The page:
Bell Labs was working on that a long time ago,  perhaps even pre-1970's?  A one-inch square cube, Quartz?, dropped into a device that used a laser to read/write data.  Don't know what happened to that, but the memory boards featured (in 2001 A Space Odyssey) for HAL's brain were supposedly based on such a technology.  This same technology became reality for a short while, I remember seeing this device in use for video recording; https://www.technologyreview.com/s/404603/holographic-memory/

 

Edit:
Turns out this idea is still under development.  Google 'microsoft project silica'.

Edited by LordFerret

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An interesting downstream effect of this becoming viable will be that since data needs to be accurate, repair technologies to maintain this long term storage will be economically viable. Repairing mistranscribed DNA has other utility...

Repairing DNA damage by, say, aging.

 

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Considering it's been said our DNA contains a lot of 'junk', as in segments not used, I can't help but wonder if the idea of incorporating such data DNA into ones own will be looked at.  As in, you'll become your own storage device.

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Posted (edited)

Wasn't that a theme in one of those Star Treks, with a Klingon ? Well, their DNA probably isn't all that complicated anyway :-)

Seriously, it is not yet in all detail known which parts code what and how they interact and if a change somewhere may have side effects. Though geneticists are getting better, experiments like those recently shown off from a Chinese geneticist still have a lot of uncertainty in them.

Also, i fear, if somebody wants that data, they'll simply graze your bathroom for a hair or scale ....

 

Edited by Green Baron

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@LordFerret I commend ‘Blood Music’ by Greg Bear to you. :)

@Green Baron - I believe there are ‘safe harbour’ loci which can accept transgenes without risk of creating an oncogene in the process. Whether they can safely accommodate a big enough segment of DNA to be useful for data storage, is another matter.

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15 hours ago, LordFerret said:

Considering it's been said our DNA contains a lot of 'junk', as in segments not used, I can't help but wonder if the idea of incorporating such data DNA into ones own will be looked at.  As in, you'll become your own storage device.

It's not junk DNA, we do not know what it's for.

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Posted (edited)
32 minutes ago, Cassel said:

It's not junk DNA, we do not know what it's for.

When we remove the "junk DNA" from cells, the cells tend to die. So yeah, it's not really junk.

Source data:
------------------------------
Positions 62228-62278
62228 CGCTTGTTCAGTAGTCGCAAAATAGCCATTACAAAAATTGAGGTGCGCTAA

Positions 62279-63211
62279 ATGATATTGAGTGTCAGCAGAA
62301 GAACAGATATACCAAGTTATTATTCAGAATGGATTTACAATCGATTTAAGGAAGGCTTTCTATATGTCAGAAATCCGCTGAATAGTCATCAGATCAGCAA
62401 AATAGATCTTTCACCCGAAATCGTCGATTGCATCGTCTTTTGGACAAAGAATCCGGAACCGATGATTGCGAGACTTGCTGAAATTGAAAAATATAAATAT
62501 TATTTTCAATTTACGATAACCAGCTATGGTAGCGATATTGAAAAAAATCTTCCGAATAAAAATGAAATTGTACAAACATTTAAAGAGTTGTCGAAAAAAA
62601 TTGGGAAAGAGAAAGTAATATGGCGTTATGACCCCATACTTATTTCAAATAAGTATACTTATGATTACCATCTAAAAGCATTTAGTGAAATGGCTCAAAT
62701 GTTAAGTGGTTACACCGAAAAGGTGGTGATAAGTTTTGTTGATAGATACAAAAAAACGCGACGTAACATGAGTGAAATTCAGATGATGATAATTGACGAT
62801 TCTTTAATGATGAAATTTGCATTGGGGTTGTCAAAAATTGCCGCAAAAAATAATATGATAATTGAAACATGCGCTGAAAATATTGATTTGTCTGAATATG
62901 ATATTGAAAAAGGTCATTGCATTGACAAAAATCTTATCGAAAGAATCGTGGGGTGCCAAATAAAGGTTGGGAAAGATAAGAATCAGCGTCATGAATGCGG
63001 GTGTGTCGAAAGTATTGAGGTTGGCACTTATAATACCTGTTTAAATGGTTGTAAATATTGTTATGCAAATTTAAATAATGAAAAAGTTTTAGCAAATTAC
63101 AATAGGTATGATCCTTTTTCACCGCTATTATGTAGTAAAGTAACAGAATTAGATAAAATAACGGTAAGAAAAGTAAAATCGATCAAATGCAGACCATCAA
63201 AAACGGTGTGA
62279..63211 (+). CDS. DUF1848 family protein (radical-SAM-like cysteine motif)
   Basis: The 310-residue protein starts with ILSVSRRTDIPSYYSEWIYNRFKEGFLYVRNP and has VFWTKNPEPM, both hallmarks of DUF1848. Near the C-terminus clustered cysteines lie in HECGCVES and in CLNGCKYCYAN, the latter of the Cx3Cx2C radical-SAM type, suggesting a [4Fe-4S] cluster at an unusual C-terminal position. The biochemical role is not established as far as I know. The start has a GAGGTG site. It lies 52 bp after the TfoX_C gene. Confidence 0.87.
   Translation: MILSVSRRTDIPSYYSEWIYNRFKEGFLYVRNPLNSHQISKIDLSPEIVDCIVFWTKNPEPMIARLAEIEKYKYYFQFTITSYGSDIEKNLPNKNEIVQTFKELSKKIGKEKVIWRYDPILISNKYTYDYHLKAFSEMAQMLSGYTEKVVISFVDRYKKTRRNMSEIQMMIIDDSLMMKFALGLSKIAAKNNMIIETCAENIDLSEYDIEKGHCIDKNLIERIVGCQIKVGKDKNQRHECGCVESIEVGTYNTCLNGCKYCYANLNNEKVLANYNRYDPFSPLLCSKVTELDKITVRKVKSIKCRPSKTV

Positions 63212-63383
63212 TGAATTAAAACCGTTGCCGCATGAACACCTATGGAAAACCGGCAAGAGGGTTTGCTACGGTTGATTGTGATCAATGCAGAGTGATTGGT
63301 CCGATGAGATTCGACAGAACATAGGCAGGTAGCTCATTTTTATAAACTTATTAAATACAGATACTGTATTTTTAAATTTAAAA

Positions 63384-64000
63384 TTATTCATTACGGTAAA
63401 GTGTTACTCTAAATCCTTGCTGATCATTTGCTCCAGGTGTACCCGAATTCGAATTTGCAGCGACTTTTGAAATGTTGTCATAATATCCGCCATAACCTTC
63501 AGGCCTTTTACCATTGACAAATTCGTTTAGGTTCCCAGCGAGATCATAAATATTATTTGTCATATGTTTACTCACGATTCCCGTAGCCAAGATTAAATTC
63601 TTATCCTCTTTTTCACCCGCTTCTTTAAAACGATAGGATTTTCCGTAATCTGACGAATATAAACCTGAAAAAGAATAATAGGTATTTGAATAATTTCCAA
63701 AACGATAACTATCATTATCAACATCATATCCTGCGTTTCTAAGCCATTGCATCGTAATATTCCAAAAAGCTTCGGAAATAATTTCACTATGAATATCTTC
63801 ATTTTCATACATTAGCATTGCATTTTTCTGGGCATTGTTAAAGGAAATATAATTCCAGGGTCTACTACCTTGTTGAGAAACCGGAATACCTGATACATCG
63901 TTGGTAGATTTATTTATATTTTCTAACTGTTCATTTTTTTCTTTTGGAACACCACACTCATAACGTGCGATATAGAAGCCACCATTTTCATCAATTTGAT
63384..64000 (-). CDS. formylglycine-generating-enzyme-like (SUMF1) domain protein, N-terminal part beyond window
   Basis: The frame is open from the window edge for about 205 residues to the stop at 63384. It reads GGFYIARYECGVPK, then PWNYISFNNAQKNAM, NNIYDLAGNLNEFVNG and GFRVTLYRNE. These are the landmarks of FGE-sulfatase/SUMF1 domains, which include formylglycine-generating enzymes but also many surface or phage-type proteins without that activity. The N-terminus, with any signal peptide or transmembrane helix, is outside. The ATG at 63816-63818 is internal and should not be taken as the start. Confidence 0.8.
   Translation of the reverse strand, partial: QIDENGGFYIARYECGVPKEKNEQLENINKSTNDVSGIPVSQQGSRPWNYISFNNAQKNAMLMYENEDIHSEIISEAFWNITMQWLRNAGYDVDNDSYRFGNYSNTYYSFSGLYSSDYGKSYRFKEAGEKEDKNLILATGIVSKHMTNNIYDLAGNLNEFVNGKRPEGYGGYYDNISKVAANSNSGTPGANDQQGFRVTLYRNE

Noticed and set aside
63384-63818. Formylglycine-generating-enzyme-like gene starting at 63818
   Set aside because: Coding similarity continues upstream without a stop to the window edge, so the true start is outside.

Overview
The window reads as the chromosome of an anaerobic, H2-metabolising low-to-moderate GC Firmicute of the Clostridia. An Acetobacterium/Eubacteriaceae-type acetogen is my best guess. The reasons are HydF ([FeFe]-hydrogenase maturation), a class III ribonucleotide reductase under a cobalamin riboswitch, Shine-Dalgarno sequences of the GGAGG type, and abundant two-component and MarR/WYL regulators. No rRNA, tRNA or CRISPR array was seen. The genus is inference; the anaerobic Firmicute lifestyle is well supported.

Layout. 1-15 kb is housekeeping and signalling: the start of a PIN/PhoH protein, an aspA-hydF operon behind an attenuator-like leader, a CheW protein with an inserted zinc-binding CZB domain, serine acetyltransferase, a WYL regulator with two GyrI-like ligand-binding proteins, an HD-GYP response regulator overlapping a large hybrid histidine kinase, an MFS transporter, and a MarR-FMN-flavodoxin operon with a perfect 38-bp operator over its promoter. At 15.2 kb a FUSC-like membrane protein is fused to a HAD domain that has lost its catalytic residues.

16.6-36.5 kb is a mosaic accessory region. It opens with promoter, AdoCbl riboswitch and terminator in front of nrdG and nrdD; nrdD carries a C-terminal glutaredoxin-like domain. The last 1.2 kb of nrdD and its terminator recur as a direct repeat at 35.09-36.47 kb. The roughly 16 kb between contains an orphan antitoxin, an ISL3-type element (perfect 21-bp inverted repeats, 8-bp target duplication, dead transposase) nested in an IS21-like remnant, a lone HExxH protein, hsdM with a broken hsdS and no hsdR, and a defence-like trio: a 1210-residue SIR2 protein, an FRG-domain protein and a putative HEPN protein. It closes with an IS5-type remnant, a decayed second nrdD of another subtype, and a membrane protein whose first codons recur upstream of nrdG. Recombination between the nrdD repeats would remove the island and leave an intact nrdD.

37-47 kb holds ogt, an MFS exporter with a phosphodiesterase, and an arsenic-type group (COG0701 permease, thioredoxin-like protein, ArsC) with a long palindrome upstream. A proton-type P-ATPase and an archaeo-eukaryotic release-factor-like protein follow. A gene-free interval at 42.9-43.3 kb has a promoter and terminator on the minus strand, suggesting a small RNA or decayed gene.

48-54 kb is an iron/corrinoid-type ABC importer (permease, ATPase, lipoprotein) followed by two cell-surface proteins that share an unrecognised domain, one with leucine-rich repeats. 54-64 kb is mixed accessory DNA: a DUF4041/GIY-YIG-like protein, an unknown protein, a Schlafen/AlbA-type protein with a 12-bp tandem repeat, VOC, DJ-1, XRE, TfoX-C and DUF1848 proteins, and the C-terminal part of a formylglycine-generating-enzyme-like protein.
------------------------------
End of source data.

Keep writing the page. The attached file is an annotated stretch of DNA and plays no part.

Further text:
Edited by mikegarrison

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I'm sure this was the plot of a decent episode of Star Trek TNG. The Drumhead.

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Posted (edited)

They should develop a friendly virus performing DNA background defragmentation and optimization.

P.S.
Maybe also with a DNA compressing utility, DNA checksum verifier, etc.

Edited by kerbiloid

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That ‘junk’ DNA could be where the instinctive memories are coded. Instincts have to be coded somewhere. 

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Posted (edited)

I understand you, @Cassel. Keep in mind that Scientific American is a popular science magazine. I am by no means an expert for these things i only follow the parts that deal with paleo-anthropology, and that is complicated enough ... in most parts too hard to understand in detail. In this application, findings are still overthrown too quickly to care about the details ;-)

Knowledge about which parts code what and how will probably be improved and defined more sharply in the future, when we understand how it codes a living organism in detail.

Until then, seen from a high level, DNA is "only" a highly sophisticated coding mechanism. Nature uses it to code life in a way that nothing changes too quickly but yet stays adaptable. We can also use it to code things. We will see if it is better than other encodings, digital or analogue. Either way, to transmit DNA-encoded things over wire or ether, it still would have to be digitized or made analogue, requiring a de- and encoder on both ends, if i am not mistaken.

Edited by Green Baron

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2 hours ago, Cassel said:

This term is misleading, why scientists will not remove such nonsensical concepts?


Indeed, and they have been so successful in getting rid of other nonsensical terms like ATM Machine, PIN Number, DC Comics, UPC Code, HIV Virus, and LCD Display.

Once a term gets into the public mind, scientists have no control over it's popular usage.

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Scientists should take care that the terms they use to describe discoveries are clear even to ordinary people. They are getting salaries from the government just to work for the good of all of us. If such terms are created, it means that someone did his job wrong.